The thing that makes me laugh is that many smartphone options are only usable in and around the “downtown” areas of the cities. There are people who will brag about those options in the rural areas, even if they can’t use them.
The first time I wrote about cell phones in the Philippines elsewhere (in August of 2008), the cell phones I saw the most of in Olongapo City were Nokia cell phones. I saw a few other brands, but none were as widely used as the Nokia cell phones. Outside of Olongapo City, mostly in areas of metro Manila, the choices were more diverse and included the latest smartphones.
Since then, smartphones have shown up in all areas of the country. Even in places where only voice calls and text messaging will work.
Not all mobile phones will work in the Philippines. My wife (Josie) left me a Samsung cell phone (not one of the smartphones) several years ago that just sat in a drawer until she returned and took it back. I couldn’t get a compatible SIM for it.
I can’t even recognize some of the smartphones in the Philippines because they aren’t brands used in the United States. Some of the brand name smartphones are probably counterfeit smartphones, made in China or elsewhere. This is what I gather when I see people at the SM City Olongapo mall and the Harbor Point mall at the Subic Bay Freeport Zone. I guess it doesn’t matter as long as they work as intended.
Most Filipinos buy “loads” for prepaid calls and it’s like a pay-as-you-go plan, but without any contract. Without loads, they can receive but they can’t send. Others, those with full-time jobs or a source another source of income, opt for the postpaid plans. One husband of a sister-in-law had a plan from Smart Communications that depended on usage (I don’t know if he still does). It cost him less than $25 USD per month.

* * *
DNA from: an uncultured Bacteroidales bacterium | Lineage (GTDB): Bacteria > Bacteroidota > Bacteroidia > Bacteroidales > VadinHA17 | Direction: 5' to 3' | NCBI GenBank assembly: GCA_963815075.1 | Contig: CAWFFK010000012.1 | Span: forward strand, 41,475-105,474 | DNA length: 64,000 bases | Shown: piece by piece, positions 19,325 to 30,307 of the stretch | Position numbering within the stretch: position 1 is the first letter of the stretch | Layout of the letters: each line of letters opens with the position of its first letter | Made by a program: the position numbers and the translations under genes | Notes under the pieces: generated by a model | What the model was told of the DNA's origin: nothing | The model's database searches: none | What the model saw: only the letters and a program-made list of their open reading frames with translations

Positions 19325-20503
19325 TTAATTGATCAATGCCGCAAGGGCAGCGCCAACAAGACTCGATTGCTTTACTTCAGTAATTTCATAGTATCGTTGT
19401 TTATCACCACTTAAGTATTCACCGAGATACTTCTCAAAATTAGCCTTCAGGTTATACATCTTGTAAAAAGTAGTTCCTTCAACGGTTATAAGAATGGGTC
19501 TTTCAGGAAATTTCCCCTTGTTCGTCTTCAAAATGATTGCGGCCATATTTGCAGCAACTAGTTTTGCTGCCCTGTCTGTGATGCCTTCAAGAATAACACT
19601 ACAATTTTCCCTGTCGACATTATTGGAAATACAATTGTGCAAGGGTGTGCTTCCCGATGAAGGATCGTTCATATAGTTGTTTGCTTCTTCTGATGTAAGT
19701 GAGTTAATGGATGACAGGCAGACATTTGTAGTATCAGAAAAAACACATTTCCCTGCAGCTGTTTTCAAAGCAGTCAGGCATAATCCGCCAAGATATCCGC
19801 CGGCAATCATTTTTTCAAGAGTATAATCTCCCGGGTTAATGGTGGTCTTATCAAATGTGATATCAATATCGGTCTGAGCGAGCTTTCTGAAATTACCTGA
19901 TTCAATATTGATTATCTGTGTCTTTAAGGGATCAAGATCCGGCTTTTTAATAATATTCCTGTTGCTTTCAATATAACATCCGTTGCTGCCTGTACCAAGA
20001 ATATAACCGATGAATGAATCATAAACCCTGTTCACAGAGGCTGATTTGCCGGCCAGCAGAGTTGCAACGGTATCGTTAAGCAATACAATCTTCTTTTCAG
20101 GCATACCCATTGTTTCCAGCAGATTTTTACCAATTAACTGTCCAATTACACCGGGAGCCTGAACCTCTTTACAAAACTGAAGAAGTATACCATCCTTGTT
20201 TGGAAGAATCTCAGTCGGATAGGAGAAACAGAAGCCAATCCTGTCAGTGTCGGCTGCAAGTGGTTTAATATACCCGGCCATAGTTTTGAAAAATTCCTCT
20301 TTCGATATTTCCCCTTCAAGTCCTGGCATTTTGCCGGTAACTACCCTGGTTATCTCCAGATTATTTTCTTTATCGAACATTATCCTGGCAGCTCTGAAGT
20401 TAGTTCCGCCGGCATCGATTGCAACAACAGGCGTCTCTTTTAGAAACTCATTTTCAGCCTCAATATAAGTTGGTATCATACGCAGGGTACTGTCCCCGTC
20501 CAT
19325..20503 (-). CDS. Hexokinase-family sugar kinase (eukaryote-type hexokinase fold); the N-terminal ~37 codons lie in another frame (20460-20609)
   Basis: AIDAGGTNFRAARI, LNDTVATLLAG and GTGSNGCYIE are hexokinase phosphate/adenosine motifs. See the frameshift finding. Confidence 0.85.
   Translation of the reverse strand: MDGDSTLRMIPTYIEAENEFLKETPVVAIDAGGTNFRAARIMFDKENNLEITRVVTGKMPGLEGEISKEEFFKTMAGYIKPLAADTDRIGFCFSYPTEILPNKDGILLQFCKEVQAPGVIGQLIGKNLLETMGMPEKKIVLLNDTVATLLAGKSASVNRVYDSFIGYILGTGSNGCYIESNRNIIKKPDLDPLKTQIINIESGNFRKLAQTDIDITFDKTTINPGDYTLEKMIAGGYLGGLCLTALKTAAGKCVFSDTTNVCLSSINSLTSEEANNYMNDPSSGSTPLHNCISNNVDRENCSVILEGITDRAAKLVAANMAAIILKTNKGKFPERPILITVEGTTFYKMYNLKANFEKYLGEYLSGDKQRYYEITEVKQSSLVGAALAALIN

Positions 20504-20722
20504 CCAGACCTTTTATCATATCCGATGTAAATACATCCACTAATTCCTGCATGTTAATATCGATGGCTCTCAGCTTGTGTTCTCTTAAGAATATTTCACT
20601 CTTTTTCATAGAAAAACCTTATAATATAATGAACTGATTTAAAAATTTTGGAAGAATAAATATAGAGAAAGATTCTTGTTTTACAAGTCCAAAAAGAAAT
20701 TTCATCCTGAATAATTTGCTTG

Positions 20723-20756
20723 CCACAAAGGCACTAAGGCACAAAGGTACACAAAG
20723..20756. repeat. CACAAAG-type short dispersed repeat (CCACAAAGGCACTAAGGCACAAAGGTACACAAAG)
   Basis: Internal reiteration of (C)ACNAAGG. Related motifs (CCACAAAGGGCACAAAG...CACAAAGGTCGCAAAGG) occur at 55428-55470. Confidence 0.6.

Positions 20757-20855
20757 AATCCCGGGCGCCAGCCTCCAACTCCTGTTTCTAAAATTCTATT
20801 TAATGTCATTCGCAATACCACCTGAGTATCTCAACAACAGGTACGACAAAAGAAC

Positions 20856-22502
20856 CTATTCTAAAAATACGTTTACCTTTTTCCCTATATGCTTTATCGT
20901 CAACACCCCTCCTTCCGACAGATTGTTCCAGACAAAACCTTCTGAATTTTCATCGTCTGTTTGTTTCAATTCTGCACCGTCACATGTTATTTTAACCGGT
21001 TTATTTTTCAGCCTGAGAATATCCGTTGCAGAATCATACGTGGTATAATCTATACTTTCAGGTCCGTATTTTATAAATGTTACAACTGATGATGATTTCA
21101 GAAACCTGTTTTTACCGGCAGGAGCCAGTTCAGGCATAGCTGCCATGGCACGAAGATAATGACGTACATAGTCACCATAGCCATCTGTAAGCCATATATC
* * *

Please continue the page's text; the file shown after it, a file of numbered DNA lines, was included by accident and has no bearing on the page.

Josie and I have postpaid plans with our Samsung Galaxy smartphones. We’re paying about $12.00 USD per month for both. We don’t use the data services, which cost more.
Another sister-in-law’s husband drives a taxi and won’t use a smartphone while driving. He uses a cheap dumb phone (which probably cost him less than $10 USD). The loads cost the same as they do for the smartphones.
I want to point out a few things. Many people, outside of the Philippines, seem to subconsciously think that Manila is the Philippines. Nothing could be further from the truth. Most areas outside of Manila don’t get much media attention unless something devastating happens.
While it’s true Manila is more technologically up-to-date, it isn’t true everywhere else. Even in areas where it seems like it is, the services are over-subscribed. People are paying for poor quality service. Since I saw firsthand what happened to Globe and Smart subscribers, I know this was the case in Olongapo City just a few years ago. In fact, the only people outside of the freeport zone that seemed to get decent service were those that lived in the “downtown” area.
I think what’s really going on is that many people believe they’re getting something they’re not. They get offended when someone tells them they’re not getting what they think they’re getting. In other words… just because you’re being told you’re getting a particular service doesn’t mean you’re getting the best of that service.
This doesn’t apply only to mobile phone services in the Philippines, by the way. I have relatives in suburban areas of the United States getting screwed in pretty much the same way.
If you stay away from the expensive brand names (Apple, Samsung, Sony, etc.), you can get good smartphones in the Philippines for far less money. I examined an Alcatel phone that was better than my phone and it cost less than a third of the original price of my phone. Please don’t ask me to remember how much that was.
I was recently surprised by Cherry Mobile, a local brand. One of my relatives or neighbors (I don’t remember which) had one of their newer smartphones and it was just as good as mine.
Originally published in November of 2013. Updated for multiple reasons.